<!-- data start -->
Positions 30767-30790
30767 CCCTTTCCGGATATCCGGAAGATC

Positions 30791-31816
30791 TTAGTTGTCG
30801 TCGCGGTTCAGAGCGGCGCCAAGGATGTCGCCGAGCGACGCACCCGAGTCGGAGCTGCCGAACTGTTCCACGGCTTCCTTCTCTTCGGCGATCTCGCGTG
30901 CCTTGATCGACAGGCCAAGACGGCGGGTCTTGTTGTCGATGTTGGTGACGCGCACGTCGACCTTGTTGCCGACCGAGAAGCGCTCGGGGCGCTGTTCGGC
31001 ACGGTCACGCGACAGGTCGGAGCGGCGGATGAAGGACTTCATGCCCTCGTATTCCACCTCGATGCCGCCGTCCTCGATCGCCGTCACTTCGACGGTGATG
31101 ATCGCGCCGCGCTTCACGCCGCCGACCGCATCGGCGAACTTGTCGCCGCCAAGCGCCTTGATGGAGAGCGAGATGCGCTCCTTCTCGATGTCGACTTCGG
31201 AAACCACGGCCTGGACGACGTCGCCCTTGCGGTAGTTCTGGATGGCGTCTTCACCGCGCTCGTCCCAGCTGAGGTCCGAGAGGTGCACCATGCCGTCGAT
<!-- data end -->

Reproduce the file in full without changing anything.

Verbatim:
Positions 30767-30790
30767 CCCTTTCCGGATATCCGGAAGATC

Positions 30791-31816
30791 TTAGTTGTCG
30801 TCGCGGTTCAGAGCGGCGCCAAGGATGTCGCCGAGCGACGCACCCGAGTCGGAGCTGCCGAACTGTTCCACGGCTTCCTTCTCTTCGGCGATCTCGCGTG
30901 CCTTGATCGACAGGCCAAGACGGCGGGTCTTGTTGTCGATGTTGGTGACGCGCACGTCGACCTTGTTGCCGACCGAGAAGCGCTCGGGGCGCTGTTCGGC
31001 ACGGTCACGCGACAGGTCGGAGCGGCGGATGAAGGACTTCATGCCCTCGTATTCCACCTCGATGCCGCCGTCCTCGATCGCCGTCACTTCGACGGTGATG
31101 ATCGCGCCGCGCTTCACGCCGCCGACCGCATCGGCGAACTTGTCGCCGCCAAGCGCCTTGATGGAGAGCGAGATGCGCTCCTTCTCGATGTCGACTTCGG
31201 AAACCACGGCCTGGACGACGTCGCCCTTGCGGTAGTTCTGGATGGCGTCTTCACCGCGCTCGTCCCAGCTGAGGTCCGAGAGGTGCACCATGCCGTCGAT